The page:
Crude oil and fuels


Crude oil mainly contains a mixture (2 or more elements or compounds that are not chemicaly combined, so they can be separated physically, the properties of the substances don't change) hydrocarbons. All of the different hydrocarbons have different boiling temperatures and burn under different conditions so the crude oil must be separated in order to make useful fuels from it. To separate crude oil we distill it ( fractional distillation). This process works as the larger a hydrocarbon is the higher the boiling point, this means that different hydrocarbons condense at different temperatures. During fractional distillation, the crude oil is vapourised and then fed into the fractionating column, where smaller hydrocarbons condense at the top ( where it is cooler) and larger molecules condense at the bottom ( where it is hotter). This happens as inside the column there are many trays with holes in them, to allow the gases though, this means gases can rise upwards, and cool down and condense when the temperature of their boiling point has been reached, the liquids are then fed off. Fractions that are small have low boiling temperatures, low viscosity (runny), very flamable and ignite easily and they burn with clean flames ( producing little smoke) which makes them useful as fuels.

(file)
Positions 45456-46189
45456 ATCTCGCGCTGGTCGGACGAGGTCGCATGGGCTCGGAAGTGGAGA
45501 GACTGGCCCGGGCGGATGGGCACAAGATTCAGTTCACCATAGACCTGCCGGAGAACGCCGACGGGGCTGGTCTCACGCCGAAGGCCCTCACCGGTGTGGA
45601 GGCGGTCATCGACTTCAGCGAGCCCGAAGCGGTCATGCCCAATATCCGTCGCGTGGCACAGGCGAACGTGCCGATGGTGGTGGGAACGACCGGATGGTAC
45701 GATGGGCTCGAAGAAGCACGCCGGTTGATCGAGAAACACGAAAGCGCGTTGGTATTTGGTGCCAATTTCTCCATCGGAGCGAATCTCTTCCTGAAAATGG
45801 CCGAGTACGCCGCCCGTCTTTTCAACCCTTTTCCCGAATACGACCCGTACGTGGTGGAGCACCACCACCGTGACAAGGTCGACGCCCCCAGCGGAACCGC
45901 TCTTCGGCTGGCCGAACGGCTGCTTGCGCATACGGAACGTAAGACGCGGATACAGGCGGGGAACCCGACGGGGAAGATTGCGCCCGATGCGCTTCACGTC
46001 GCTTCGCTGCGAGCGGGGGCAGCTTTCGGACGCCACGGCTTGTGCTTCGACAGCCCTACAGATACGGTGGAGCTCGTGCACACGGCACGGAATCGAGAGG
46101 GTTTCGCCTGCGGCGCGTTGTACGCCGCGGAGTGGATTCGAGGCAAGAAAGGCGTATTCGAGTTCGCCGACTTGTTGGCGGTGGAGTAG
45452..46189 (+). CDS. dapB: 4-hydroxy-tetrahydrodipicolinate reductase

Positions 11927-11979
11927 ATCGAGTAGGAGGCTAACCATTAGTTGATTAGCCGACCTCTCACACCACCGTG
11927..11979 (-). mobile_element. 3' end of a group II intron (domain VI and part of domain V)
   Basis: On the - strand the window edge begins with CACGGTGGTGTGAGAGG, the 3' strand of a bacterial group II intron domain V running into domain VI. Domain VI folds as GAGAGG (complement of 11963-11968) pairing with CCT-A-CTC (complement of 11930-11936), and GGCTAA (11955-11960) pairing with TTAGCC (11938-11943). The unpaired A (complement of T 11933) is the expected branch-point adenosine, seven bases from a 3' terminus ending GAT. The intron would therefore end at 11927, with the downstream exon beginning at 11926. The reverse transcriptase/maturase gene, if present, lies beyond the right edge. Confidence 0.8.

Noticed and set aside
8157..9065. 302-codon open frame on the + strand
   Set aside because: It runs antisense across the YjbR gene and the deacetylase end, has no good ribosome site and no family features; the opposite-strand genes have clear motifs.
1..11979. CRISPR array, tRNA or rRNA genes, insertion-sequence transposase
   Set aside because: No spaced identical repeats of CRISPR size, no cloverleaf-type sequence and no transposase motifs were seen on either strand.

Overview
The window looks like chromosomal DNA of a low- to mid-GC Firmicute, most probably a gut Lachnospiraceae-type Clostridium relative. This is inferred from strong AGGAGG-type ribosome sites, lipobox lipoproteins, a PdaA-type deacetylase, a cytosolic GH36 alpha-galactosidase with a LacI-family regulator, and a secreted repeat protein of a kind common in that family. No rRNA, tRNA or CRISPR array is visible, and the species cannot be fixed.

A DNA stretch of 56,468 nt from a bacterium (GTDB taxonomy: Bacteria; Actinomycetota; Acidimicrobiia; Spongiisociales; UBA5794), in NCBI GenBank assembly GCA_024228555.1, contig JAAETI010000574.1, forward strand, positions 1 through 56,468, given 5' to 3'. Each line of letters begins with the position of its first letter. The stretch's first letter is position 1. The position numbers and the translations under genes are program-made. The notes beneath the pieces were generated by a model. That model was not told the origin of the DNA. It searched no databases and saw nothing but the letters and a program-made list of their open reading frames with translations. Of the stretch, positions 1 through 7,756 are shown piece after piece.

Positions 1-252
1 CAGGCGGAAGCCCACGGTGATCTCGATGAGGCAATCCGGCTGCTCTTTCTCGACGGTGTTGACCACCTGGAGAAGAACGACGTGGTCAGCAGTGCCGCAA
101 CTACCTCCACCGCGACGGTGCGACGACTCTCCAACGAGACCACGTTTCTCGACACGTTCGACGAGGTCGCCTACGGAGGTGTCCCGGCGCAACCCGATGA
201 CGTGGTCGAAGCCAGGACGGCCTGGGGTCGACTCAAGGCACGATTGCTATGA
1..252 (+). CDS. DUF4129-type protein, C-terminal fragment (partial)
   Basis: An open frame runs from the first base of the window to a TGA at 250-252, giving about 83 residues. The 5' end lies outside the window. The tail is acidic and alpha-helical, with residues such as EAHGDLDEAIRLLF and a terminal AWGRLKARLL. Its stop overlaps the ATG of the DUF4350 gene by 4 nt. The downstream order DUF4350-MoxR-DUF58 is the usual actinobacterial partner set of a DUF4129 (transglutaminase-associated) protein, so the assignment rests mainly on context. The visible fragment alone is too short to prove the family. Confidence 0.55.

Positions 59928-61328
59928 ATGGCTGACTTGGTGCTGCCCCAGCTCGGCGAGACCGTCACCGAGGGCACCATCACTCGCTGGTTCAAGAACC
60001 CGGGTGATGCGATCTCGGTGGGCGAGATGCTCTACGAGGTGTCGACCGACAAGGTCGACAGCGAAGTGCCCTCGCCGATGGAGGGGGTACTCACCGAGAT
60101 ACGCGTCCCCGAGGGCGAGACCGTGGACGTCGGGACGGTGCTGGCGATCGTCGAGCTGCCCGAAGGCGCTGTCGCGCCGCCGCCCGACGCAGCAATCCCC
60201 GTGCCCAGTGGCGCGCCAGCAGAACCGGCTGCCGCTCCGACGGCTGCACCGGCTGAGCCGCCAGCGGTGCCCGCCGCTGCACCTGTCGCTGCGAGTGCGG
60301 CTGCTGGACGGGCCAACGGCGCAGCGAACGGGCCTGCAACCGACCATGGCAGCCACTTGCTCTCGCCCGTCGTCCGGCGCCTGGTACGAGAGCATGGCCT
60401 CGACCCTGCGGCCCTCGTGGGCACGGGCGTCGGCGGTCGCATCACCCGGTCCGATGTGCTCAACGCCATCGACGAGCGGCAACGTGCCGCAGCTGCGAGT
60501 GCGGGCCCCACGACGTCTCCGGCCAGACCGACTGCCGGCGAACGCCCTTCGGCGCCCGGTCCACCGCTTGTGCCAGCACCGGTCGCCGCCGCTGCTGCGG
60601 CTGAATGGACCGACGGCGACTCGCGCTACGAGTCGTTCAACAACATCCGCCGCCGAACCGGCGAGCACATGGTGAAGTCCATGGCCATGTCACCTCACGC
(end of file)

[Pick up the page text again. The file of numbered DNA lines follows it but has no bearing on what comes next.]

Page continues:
Liquids that boil within different temperature ranges are called fractions

Most of the compounds in crude oil are hydrocarbons…


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